it seems you have a real bone to pick and have lumped anyone who endeavors you serve in either capacity as desires to kill and oppressor exterminate and are in a paramilitary training program.  You also directly smear all those who wear uniform as killers and desirous to kill.  As I recall, perils in both world wars signed up to stop tyrants seeking to control the rest of the world.  We sent whites and blacks and Asians to kill Germans, Austrians and a few other groups in WW1 and German and Japanese and Italians in WW2.  They were largely whites outside of the Japanese who were busy destroying the Chinese and Subjecting other Asian countries. It’s true in Korea and Vietnam we fought Asians but soldiers guerre forced to go.  
 

Police have a mixed history but I’m not sure what vision you have of a country without police dedicated to uphold the safety of their communities and institutions of government.  I said nothing about training killers.  You may loathe the institutions but when they are needed at home or requested abroad, they generally acquit themselves well.  
 

why you would say that Scouts and military and law enforcement are so bad as a mix is beyond comprehension.  If I wanted a training group to do as you state, then I would send them to a reactionary group like the minute men, Michigan militia or others who behave that way in their training.  

Your answer really astonishes me and confirms what I have begun to suspect.  The mind division in scouts is so divided and hostile that even personal experiences and perspectives cannot be expressed without intolerance, condemnation and categorical branding.  You confirm the fact that scouting as we know it will be sorely pressed to survive as a cohesive group.  
 

you are a teacher, and I would have expected far more than I have read.

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2 hours ago, InquisitiveScouter said:

@Liz

As a 26 year veteran of the armed forces, I spent more of my career supporting humanitarian missions around the world than I did supporting combat operations under the orders of my civilian governments, which you (we) elected.

Your comment shows an incredible level of ignorance, and is downright unscoutlike.  I recommend you delete it yourself before the moderators do.

I too am a military member with as many years in the service (and still serving) and completely disagree with you.   The US is decidedly not a military state.   There are reasons that military wear (camp pants) are frowned on to be worn at account events.   BSA is not about training youth for military, but for developing leadership, resilience, confidence, and Overall contribute to society as adults.   While this is much like that military offers, BSA is not a military organization.   What Liz says is fine, and I have concern with your lack of tolerance with people who disagree with you.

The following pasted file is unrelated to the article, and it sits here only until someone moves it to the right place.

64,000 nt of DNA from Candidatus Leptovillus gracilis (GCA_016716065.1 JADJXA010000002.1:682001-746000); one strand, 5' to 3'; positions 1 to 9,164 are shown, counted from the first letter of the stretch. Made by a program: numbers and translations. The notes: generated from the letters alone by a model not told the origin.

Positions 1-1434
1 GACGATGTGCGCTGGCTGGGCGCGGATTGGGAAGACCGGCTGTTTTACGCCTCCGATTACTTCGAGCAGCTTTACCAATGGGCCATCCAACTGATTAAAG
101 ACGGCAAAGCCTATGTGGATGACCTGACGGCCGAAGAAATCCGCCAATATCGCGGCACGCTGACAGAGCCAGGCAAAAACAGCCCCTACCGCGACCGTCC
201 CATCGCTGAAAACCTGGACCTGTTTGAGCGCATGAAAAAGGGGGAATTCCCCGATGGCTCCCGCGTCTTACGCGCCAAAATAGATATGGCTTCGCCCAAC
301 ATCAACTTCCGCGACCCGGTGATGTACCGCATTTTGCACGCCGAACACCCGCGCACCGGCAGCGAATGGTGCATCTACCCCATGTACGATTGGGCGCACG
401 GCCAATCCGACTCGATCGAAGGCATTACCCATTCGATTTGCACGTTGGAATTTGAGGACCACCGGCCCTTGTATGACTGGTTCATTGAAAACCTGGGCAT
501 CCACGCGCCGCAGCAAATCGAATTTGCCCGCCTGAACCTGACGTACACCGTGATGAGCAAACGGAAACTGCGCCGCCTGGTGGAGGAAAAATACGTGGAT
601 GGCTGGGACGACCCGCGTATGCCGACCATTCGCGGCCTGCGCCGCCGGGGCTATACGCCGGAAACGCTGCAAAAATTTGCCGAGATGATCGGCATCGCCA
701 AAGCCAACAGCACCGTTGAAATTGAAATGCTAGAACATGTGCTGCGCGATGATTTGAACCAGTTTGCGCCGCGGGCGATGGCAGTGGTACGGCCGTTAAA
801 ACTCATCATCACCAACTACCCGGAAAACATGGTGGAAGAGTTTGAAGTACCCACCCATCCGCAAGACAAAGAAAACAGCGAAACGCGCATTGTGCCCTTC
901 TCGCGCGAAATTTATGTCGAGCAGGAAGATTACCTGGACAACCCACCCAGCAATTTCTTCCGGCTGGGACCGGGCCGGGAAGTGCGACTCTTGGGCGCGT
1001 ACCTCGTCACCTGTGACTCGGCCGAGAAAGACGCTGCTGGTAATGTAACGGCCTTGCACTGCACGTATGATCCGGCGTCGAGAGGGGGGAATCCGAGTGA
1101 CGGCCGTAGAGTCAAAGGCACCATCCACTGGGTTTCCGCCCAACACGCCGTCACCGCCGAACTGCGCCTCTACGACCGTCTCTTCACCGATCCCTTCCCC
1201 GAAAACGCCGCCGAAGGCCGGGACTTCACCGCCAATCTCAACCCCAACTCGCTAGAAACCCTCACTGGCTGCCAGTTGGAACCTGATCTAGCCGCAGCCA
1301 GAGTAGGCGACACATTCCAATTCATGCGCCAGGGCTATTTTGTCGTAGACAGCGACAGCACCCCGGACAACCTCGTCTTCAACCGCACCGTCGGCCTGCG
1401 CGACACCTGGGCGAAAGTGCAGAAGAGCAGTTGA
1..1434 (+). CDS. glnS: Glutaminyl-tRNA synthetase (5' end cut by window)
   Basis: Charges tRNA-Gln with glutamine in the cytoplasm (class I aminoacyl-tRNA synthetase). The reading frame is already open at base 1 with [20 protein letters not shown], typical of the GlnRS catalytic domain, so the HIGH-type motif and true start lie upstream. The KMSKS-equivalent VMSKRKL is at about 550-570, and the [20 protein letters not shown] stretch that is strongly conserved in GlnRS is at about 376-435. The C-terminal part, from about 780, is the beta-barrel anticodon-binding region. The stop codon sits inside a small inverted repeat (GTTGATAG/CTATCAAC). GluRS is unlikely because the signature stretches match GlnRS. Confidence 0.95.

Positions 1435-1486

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4 minutes ago, Navybone said:

What Liz says is fine, and I have concern with your lack of tolerance with people who disagree with you.   

Navybone,

Thanks for swearing the oath and putting on the uniform.

I never indicated the BSA was a training ground for military or police.

My intolerance was for Liz's comment indicating military and police are "killing brown people at home and abroad."  That is a blatant, broad-brushed accusation of racism in the military and police.  I will not tolerate that kind of false accusation.

And as you know, and should be in your experience, the military is the most egalitarian institution in our society.  Of all organizations I have been involved with in my life, the US military is the purest meritocracy I (and you?) have experienced.

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I find myself looking back a lot in this discussion. My Dad and uncle were heavily in scouting before and during WWII. I was a scout during and after the Vietnam War. My sons were scouts during the Gulf wars. Only once through all my many many discussions on the subject of scouting did the idea of Scouting being a para-military organization ever come up, and that was with a liberal friend who was inquiring of my SM expectations of him if he volunteered as an ASM. He was never a scout as a youth, so he had no idea what to expect, but wearing the uniform was a concern. We generally tented together, so I got to listen to him reflect on his scouting experiences the next three years as a scout leader. He found the goals of the program were noble and was very proud to wear the BSA uniform during that experience. 

I haven't a clue where the para-military thing came from. Not a clue. However, I was also quite offended by the racist comment of killing brown people home and abroad. It seems to me, the wrong people are trying to fix the problem. 

Barry

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22 minutes ago, InquisitiveScouter said:

And as you know, and should be in your experience, the military is the most egalitarian institution in our society.  Of all organizations I have been involved with in my life, the US military is the purest meritocracy I (and you?) have experienced.

it is a meritocracy.  However, as every service chief has clearly stated, there is still racism in the military, and an order or regulation cannot erase it.  And much like the statement and purpose of the BSA statement, there is much that needs to be done, and that everyone need to take a look, have a conversation with those experiencing racism to better understand it, and be brave confront it when you see it.  there is no room for intolerance - be it due to color of skin, religion or political belief.